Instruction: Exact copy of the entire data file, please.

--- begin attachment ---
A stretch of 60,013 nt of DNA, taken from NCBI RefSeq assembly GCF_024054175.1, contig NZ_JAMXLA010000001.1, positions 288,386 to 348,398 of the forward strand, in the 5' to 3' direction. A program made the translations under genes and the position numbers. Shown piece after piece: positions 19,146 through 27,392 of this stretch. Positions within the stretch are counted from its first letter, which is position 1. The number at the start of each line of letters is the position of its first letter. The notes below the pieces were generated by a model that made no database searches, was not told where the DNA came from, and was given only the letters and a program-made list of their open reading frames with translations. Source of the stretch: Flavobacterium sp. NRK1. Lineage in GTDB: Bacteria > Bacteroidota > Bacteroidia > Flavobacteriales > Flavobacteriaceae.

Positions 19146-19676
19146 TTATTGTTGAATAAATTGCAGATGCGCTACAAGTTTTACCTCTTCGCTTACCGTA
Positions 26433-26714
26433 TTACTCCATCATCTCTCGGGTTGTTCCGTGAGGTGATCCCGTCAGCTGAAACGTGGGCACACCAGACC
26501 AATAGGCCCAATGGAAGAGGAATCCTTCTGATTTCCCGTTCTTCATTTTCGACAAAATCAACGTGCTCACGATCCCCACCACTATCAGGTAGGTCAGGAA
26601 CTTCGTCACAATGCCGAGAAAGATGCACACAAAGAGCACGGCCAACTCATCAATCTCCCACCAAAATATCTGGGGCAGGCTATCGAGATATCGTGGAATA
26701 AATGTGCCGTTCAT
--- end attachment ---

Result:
A stretch of 60,013 nt of DNA, taken from NCBI RefSeq assembly GCF_024054175.1, contig NZ_JAMXLA010000001.1, positions 288,386 to 348,398 of the forward strand, in the 5' to 3' direction. A program made the translations under genes and the position numbers. Shown piece after piece: positions 19,146 through 27,392 of this stretch. Positions within the stretch are counted from its first letter, which is position 1. The number at the start of each line of letters is the position of its first letter. The notes below the pieces were generated by a model that made no database searches, was not told where the DNA came from, and was given only the letters and a program-made list of their open reading frames with translations. Source of the stretch: Flavobacterium sp. NRK1. Lineage in GTDB: Bacteria > Bacteroidota > Bacteroidia > Flavobacteriales > Flavobacteriaceae.

Positions 19146-19676
19146 TTATTGTTGAATAAATTGCAGATGCGCTACAAGTTTTACCTCTTCGCTTACCGTA
Positions 26433-26714
26433 TTACTCCATCATCTCTCGGGTTGTTCCGTGAGGTGATCCCGTCAGCTGAAACGTGGGCACACCAGACC
26501 AATAGGCCCAATGGAAGAGGAATCCTTCTGATTTCCCGTTCTTCATTTTCGACAAAATCAACGTGCTCACGATCCCCACCACTATCAGGTAGGTCAGGAA
26601 CTTCGTCACAATGCCGAGAAAGATGCACACAAAGAGCACGGCCAACTCATCAATCTCCCACCAAAATATCTGGGGCAGGCTATCGAGATATCGTGGAATA
26701 AATGTGCCGTTCAT